To learn more about STRONG. The Magazine for Girls. go to www.strongmagazineforgirls.com.

 

$1 Billion to Expand Women’s Power and Influence to Reach Gender Equality

Women helping womenLast week Melinda Gates took a giant step forward in her work to accelerate gender equality in the U.S. and pledged $1 billion to expand women’s power and influence over the next decade. “Equality can’t wait, and no one in a position to act should either,” Gates wrote in an op-ed for Time magazine, while announcing her commitment to help women claim their power.

She will do the work through Pivotal Ventures, an investment and incubation company working to drive social progress for women and families that she founded in 2015. “This announcement is not a departure for Melinda—it’s the latest chapter in her long-standing commitment to gender equality,” a spokesperson at Pivotal Ventures told Penta.

Gates, like many of us, feels like the time to act is now. A window of opportunity has opened, or as she writes, “More accurately, it was painstakingly pried open by the hundreds of thousands of people who have joined marches across the country, the millions of women who summoned the courage to tell their #MeToo stories, the record number of women who ran for office in 2018 and won.”

History shows that we are all in a position to act. As we wrote in In This Together, “for more than 200 years, women have organized, fought, campaigned, sacrificed, and supported each other to gain the rights to inherit property, to keep their children, get an education, pursue a career, vote, hold office, and the list goes on. Although they often received no credit, women whose intersecting identities left them marginalized with less privilege have nonetheless continued to lead the movements for women’s equality. It’s time to follow their lead. It’s time to exercise all those hard-won rights to achieve true equality now.”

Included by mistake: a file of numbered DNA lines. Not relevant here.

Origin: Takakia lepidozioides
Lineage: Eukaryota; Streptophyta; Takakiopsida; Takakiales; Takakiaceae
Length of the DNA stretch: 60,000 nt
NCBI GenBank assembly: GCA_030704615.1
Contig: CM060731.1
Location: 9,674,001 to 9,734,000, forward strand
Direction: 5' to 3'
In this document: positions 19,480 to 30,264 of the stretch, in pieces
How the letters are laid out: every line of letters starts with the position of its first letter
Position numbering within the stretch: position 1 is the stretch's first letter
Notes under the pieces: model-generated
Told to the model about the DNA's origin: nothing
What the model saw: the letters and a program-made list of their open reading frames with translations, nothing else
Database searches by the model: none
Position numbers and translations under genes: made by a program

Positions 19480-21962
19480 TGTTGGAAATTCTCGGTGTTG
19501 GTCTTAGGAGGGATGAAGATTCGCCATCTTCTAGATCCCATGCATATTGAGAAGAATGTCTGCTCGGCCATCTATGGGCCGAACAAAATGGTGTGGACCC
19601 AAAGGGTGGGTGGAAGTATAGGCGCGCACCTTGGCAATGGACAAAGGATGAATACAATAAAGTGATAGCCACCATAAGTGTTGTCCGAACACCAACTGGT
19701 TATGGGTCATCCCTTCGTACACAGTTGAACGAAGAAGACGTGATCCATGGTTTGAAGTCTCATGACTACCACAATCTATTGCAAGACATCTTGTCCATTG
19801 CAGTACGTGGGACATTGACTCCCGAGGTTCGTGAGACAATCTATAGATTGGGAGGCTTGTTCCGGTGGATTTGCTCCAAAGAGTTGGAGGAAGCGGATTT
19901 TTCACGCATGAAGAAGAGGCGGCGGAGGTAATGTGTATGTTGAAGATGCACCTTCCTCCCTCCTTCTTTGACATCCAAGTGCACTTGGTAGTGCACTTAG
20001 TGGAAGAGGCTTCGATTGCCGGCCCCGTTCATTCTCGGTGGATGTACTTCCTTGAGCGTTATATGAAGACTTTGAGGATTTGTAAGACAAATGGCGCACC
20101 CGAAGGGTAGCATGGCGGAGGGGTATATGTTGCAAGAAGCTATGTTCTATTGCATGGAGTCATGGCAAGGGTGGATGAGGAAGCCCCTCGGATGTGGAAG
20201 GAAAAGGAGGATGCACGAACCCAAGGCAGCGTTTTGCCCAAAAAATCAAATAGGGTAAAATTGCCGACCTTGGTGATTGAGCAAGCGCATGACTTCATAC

As Gates recently wrote in Harvard Business Review, “The unprecedented energy and attention around gender equality makes this a moment when extraordinary progress is possible — and bold, ambitious goals are appropriate. We shortchange women if we set our sights too low.”

On post-inauguration Saturday in 2017, 4.6 million women and their male allies took to the streets in 642 cities on every continent on the globe and demonstrated for women’s rights. Hundreds of thousands of women continue to march and make their voices heard. Women are speaking out against their abusers and changing the dynamics of the workplace. And record numbers of women are running for – and winning – elected offices at every level.

We are making progress, albeit slowly at times. It’s important to keep in mind that every  act to support another woman counts, and together we can accelerate the pace.  Gates advises, “In order to seize this opportunity, we have to define our goals thoughtfully.”

Her goal is, “to expand women’spower and influence in society.” She added that she thinks of power and influence “as the ability to make decisions, control resources, and shape perspectives. It is something women exercise in their homes, in their workplaces, and in their communities.” Recognizing that “power and influence” are not words historically associated with women, nor that most women associate with themselves, overcoming gender bias to claim this power and influence is a step we must all make to create change now.